Specialized tours hit new stops
Almost 400 visitors crossed the Green this weekend during the last of three “fall information days” run by the admissions office. While a similar day-long program — which includes faculty presentations, a College-sponsored lunch with current students and specialized tour routes in the afternoon — launched this summer under the name “faculty Friday,” organizers added an admissions and financial aid question-and-answer session this term.
The program takes advantage of a peak visiting time that lasts from late September to mid-October, dean of admissions Maria Laskaris said. During those few weeks in a typical year, more than 1,000 people visit campus.
“Come to campus during leaf peeping season. You’ll fall in love,” the admissions office website beckons.
Just as the office instituted the “faculty Fridays” program to accommodate the high volume of visitors in July and August, which reached record numbers this year, the “fall information days” coincide with the fall influx of prospective students.
The office developed new tours and additional programming this summer so students could explore campus in greater depth and interact with faculty members, Laskaris said.
Visitors on Monday started their day with an information session held with a faculty member in Alumni Hall. A standard campus tour followed the talk. After lunch, prospective students could visit the Thayer School of Engineering, before specialty tours — centered on the sciences, arts, residential life and entrepreneurship — set off to the corners of campus. The day concluded with an admissions question-and-answer session back in Alumni Hall.
The specialty tours show campus locations that do not fit logistically into the regular tour route, Laskaris said. The tours stop at residence halls, the Life Sciences Center, the Dartmouth Entrepreneurial Network’s Innovation Center, the Neukom Digital Arts Leadership and Innovation Lab, the top of the Hopkins Center and the Black Family Visual Arts Center.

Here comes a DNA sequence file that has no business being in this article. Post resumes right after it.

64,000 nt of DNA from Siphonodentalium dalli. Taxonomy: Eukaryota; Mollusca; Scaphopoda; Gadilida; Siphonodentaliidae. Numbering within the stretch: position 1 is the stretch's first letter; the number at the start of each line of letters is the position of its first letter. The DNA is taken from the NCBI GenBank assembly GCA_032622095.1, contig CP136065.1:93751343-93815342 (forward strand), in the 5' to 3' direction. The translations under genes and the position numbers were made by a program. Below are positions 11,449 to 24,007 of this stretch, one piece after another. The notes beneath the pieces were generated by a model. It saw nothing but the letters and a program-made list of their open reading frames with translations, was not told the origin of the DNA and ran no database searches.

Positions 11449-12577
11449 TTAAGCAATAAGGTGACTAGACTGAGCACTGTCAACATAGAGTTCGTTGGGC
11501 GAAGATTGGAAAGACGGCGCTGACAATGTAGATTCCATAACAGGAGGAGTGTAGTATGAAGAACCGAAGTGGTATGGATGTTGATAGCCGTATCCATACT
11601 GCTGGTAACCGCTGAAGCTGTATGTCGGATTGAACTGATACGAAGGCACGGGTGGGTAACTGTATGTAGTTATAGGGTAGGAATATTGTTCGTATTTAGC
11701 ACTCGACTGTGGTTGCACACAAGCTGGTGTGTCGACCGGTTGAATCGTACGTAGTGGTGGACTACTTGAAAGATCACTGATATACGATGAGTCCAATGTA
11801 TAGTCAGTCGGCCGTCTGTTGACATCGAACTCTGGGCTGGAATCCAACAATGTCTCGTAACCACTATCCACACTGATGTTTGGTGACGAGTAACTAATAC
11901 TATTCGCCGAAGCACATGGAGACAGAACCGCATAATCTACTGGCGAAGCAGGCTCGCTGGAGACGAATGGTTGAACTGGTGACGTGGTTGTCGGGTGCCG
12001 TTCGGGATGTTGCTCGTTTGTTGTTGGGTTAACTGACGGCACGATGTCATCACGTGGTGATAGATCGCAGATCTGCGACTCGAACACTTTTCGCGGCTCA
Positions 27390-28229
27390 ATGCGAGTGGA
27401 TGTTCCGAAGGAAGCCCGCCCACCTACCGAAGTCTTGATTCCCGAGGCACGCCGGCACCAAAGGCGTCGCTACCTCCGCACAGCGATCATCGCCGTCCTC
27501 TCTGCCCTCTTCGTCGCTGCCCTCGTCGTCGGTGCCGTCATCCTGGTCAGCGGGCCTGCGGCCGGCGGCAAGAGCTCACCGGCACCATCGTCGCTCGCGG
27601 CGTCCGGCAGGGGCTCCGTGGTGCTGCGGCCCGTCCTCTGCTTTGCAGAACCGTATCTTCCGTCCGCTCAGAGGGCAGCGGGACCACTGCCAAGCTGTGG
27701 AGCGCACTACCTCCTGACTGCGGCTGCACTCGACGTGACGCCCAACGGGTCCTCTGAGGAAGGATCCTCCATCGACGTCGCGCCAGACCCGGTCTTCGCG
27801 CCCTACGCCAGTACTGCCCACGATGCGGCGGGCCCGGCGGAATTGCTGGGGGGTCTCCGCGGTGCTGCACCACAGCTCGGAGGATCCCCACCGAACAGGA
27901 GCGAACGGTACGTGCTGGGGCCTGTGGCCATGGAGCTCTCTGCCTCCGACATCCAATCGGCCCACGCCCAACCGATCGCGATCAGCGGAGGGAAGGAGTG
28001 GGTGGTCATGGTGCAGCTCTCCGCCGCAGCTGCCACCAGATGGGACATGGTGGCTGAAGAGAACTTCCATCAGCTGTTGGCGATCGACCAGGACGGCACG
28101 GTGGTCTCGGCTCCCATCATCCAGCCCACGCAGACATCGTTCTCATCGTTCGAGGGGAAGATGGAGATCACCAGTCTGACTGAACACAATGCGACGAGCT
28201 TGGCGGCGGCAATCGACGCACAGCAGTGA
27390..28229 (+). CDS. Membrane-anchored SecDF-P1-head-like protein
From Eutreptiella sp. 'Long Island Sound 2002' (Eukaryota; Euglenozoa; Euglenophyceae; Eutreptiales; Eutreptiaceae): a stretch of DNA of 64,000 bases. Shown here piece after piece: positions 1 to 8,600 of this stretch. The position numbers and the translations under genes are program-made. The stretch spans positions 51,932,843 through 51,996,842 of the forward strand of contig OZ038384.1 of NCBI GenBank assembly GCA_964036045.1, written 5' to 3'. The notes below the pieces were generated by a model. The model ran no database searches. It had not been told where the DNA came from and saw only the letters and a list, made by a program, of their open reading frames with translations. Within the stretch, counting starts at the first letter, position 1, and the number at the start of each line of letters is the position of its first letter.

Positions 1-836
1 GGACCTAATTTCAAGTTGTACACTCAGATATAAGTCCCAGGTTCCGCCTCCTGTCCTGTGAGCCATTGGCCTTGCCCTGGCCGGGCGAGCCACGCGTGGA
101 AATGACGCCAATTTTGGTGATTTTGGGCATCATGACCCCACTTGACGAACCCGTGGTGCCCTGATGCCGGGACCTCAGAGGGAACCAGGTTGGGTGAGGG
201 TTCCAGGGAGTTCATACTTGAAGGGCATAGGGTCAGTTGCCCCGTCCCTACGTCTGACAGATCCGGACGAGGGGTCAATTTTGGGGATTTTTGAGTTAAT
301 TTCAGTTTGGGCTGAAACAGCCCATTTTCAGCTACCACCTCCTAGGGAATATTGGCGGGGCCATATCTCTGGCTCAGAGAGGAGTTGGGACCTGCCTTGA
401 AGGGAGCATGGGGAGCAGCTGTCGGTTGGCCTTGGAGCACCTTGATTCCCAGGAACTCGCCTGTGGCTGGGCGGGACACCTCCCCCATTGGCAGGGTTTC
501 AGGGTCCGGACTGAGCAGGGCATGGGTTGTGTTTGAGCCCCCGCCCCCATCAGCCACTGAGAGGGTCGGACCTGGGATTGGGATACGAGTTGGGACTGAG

Including these locations in the regular campus tours, Laskaris said, simply wasn’t feasible.
“As the campus has grown, our 45-minute walking tour really can’t cover the entire campus,” she said.
Thienan Dang ’16, who guides tour groups to the Life Sciences Center, said that the admissions office asked trained tour guides with experience in relevant fields to lead new tours, which are geared toward prospective students with particular interests. While her script tells her how to talk about the building, Dang said, her experience as a pre-med student allows her to fill in the gaps in the script with personal stories.
In addition to academically-oriented tours, one new route takes visitors into residence halls for a taste of dorm life. Students working in the admissions office last spring developed the residential life tour in response to many students and parents who were eager to learn more about Dartmouth housing, Laskaris said.
Jessica Ma ’16, who leads the residential life tour, said the admissions office asked tour guides who were undergraduate advisors to conduct visits to residence halls.
Guests are taken to a variety of residential spaces, including the Choates and East Wheelock residence halls, where they can view common spaces and hallways but not individual rooms, Ma said.
The admissions office asked UGAs who were not tour guides to write the residential life tour script, Ma said, adding that she believes the script could be strengthened with more input from those with tour guide experience.
Fall programming also includes keynote speeches about academic opportunities by faculty in their area of expertise, Laskaris said.
Computer science professor Lorie Loeb, who delivered a keynote address this summer, said she discussed her work in the DALI Lab with campus visitors.
The new program, she said, allows prospective students and their families to gain a sense of both student and faculty experiences at Dartmouth.
“The more students can see what makes Dartmouth special, and feel the passion faculty have for both teaching and research, the better able they are to make a good decision,” Loeb said.
Other presenters include English professor Barbara Will and professor of natural philosophy, physics and astronomy Marcelo Gleiser.
Laskaris said she believes prospective students should hear faculty perspectives because undergraduate teaching and access to professors is one of Dartmouth’s largest assets.
The admissions office has received “terrific feedback” from students and parents, Laskaris said.
Previously, the admissions office experimented with an arts-specific tour, a tour of Thayer and the after-dark tour during the Dimensions program each spring.